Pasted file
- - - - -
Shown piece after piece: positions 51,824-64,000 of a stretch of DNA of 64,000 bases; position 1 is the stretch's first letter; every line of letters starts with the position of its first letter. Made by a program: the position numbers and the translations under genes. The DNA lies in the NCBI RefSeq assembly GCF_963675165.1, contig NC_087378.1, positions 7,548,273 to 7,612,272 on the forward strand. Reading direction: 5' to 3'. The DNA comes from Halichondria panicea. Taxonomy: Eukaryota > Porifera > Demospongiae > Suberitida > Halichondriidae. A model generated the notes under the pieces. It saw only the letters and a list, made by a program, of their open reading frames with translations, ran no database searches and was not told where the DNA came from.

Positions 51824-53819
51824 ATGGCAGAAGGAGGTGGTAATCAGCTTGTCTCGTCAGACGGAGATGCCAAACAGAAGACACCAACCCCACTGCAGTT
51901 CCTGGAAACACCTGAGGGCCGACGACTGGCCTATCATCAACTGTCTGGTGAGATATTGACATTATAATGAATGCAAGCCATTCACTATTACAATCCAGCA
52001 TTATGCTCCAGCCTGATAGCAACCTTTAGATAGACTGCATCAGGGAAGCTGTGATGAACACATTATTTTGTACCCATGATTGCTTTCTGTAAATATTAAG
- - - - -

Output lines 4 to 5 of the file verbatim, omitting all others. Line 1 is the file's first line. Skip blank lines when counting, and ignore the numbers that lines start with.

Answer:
51901 CCTGGAAACACCTGAGGGCCGACGACTGGCCTATCATCAACTGTCTGGTGAGATATTGACATTATAATGAATGCAAGCCATTCACTATTACAATCCAGCA
52001 TTATGCTCCAGCCTGATAGCAACCTTTAGATAGACTGCATCAGGGAAGCTGTGATGAACACATTATTTTGTACCCATGATTGCTTTCTGTAAATATTAAG